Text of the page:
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40 Cr For Tigers & Elephants

New Delhi: The Government of India has sanctioned over Rs 40 crore to Odisha for conservation and protection of tigers and elephants in past three years, Union Ministry of Environment, Forest and Climate Change, Ashwini Kumar Choubey said.

In a written reply to the Lok Sabha recently, Mr.Choubey said the Centre has released Rs 30.05 crore to the State government under Project Tiger scheme during the financial years 2018-19, 2019-20 and 2020-21.

While Rs 10.22 crore has been released in the financial year 2018-19, Rs 13.03 crore was sanctioned in the next year. However, the allocation has been cut down by 50 per cent to Rs 6.80 crore during the last financial year (2020-21).    

Similarly, the Union Government has released financial assistance of Rs 10.94 crore for Project Elephant during the three past years. As per the Minister’s reply, Rs 197.28 lakh has been given to Odisha in 2018-19, Rs 319.13 lakh in 2019-20 and Rs 577.99 lakh during 2020-21.

Moreover, Rs 18.94 crore has been given by the Centre to the State Government for development of wildlife habitats during the period.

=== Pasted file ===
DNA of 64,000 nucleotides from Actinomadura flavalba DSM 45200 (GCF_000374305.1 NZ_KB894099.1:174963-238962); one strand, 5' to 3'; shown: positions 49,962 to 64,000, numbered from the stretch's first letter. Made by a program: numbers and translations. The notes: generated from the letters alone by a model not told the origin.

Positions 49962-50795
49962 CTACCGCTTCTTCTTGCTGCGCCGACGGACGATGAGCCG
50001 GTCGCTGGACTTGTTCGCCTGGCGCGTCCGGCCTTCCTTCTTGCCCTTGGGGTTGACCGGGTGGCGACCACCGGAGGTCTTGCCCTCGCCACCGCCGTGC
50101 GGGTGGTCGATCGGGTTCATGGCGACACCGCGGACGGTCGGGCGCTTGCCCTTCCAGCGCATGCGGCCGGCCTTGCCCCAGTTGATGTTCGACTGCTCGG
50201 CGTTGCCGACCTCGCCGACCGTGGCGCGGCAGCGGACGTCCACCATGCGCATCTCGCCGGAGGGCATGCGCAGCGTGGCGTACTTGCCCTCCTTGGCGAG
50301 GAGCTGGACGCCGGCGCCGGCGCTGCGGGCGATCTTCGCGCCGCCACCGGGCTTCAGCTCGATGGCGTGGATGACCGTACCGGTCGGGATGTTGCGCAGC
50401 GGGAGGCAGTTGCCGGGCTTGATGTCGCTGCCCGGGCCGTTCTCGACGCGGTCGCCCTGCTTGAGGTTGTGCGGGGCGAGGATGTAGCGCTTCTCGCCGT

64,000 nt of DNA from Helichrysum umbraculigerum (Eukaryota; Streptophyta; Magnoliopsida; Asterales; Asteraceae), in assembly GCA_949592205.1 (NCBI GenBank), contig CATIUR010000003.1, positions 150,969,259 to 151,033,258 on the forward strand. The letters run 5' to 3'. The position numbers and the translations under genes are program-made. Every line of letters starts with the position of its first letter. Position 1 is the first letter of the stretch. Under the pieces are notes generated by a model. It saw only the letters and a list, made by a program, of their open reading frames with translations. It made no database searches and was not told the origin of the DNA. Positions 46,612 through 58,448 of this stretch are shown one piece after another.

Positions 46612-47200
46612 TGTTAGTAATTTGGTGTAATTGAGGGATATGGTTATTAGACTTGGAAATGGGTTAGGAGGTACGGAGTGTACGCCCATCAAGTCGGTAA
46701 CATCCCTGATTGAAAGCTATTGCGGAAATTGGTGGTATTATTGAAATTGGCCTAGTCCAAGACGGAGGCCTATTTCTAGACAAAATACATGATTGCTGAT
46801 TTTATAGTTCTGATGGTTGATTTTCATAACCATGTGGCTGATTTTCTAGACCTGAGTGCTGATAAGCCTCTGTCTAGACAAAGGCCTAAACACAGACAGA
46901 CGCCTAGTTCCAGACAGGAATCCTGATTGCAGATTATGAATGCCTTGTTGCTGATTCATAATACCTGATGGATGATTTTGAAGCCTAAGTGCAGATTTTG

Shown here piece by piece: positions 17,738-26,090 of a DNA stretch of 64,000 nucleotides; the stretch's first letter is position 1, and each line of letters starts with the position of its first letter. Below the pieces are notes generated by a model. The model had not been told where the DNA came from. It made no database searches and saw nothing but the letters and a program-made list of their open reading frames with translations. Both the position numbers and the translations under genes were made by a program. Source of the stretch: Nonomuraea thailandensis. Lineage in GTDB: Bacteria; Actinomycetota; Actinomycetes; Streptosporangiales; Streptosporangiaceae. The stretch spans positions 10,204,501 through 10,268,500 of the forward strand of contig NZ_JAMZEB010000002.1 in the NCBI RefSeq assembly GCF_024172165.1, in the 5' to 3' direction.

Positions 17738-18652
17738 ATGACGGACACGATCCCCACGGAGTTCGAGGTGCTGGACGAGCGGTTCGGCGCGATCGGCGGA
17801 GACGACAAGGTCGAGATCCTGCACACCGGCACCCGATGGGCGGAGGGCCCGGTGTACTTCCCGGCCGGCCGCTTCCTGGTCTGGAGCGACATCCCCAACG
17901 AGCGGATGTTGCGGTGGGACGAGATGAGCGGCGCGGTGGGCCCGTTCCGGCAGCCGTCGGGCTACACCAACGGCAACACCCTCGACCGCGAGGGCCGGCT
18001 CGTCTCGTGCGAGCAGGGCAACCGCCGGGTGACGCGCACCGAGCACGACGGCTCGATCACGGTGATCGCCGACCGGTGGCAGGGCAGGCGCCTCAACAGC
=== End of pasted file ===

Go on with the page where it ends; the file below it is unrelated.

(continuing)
The Ministry provides financial assistance to States/UTs under the Centrally Sponsored Schemes of ‘Development of Wildlife Habitats’, ‘Project Tiger’ and ‘Project Elephant’ for management of wildlife and its habitat in the country, he said.

The activities supported under these schemes include restoration of natural water bodies, creation of artificial waterholes, augmentation of food/fodder sources in protected areas, construction/erection of barriers such as solar powered electric fences, bio fencing using cactus, boundary walls, animal proof trenches etc.

As a result of concerted efforts made for protection and conservation of wildlife, the population of several wildlife species like tigers, elephants, Asiatic lion, rhino etc. in the country has increased, Mr.Choubey said.

Replying about the reasons behind rising human wildlife conflicts, the Minister said the main causes of human wildlife conflict include habitat loss, growth of population of wild animals, changing cropping patterns that attract wild animals to farmlands, movement of wild animals from forests area to human dominated landscapes for food and fodder, movement of human beings to forests for illegal collection of forest produce, habitat degradation due to growth of invasive alien species, etc.